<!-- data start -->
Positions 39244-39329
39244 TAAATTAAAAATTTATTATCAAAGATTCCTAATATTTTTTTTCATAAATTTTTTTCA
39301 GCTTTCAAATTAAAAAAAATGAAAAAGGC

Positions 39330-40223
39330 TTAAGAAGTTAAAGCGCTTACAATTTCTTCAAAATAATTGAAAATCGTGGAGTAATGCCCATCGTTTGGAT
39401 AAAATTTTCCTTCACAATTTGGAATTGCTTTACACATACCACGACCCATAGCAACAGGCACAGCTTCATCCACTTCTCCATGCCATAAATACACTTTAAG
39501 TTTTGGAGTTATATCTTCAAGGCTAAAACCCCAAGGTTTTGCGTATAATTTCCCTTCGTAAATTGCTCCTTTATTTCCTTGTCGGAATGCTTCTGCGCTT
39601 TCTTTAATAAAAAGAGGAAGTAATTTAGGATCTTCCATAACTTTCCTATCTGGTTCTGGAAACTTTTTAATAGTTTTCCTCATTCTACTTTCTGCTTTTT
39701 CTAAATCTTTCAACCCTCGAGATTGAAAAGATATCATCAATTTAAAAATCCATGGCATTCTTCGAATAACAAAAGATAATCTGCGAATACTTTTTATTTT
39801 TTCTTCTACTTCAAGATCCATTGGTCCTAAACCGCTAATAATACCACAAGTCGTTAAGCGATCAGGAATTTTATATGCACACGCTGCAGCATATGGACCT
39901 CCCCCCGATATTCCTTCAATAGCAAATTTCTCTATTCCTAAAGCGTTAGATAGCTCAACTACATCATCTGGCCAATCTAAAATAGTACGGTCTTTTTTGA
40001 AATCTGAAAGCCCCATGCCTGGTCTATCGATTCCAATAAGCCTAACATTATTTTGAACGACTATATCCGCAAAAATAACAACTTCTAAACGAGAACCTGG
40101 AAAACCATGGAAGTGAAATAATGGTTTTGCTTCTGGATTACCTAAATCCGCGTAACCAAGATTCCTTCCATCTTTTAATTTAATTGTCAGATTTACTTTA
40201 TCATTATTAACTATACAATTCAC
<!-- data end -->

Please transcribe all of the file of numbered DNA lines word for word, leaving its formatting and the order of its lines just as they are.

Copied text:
Positions 39244-39329
39244 TAAATTAAAAATTTATTATCAAAGATTCCTAATATTTTTTTTCATAAATTTTTTTCA
39301 GCTTTCAAATTAAAAAAAATGAAAAAGGC

Positions 39330-40223
39330 TTAAGAAGTTAAAGCGCTTACAATTTCTTCAAAATAATTGAAAATCGTGGAGTAATGCCCATCGTTTGGAT
39401 AAAATTTTCCTTCACAATTTGGAATTGCTTTACACATACCACGACCCATAGCAACAGGCACAGCTTCATCCACTTCTCCATGCCATAAATACACTTTAAG
39501 TTTTGGAGTTATATCTTCAAGGCTAAAACCCCAAGGTTTTGCGTATAATTTCCCTTCGTAAATTGCTCCTTTATTTCCTTGTCGGAATGCTTCTGCGCTT
39601 TCTTTAATAAAAAGAGGAAGTAATTTAGGATCTTCCATAACTTTCCTATCTGGTTCTGGAAACTTTTTAATAGTTTTCCTCATTCTACTTTCTGCTTTTT
39701 CTAAATCTTTCAACCCTCGAGATTGAAAAGATATCATCAATTTAAAAATCCATGGCATTCTTCGAATAACAAAAGATAATCTGCGAATACTTTTTATTTT
39801 TTCTTCTACTTCAAGATCCATTGGTCCTAAACCGCTAATAATACCACAAGTCGTTAAGCGATCAGGAATTTTATATGCACACGCTGCAGCATATGGACCT
39901 CCCCCCGATATTCCTTCAATAGCAAATTTCTCTATTCCTAAAGCGTTAGATAGCTCAACTACATCATCTGGCCAATCTAAAATAGTACGGTCTTTTTTGA
40001 AATCTGAAAGCCCCATGCCTGGTCTATCGATTCCAATAAGCCTAACATTATTTTGAACGACTATATCCGCAAAAATAACAACTTCTAAACGAGAACCTGG
40101 AAAACCATGGAAGTGAAATAATGGTTTTGCTTCTGGATTACCTAAATCCGCGTAACCAAGATTCCTTCCATCTTTTAATTTAATTGTCAGATTTACTTTA
40201 TCATTATTAACTATACAATTCAC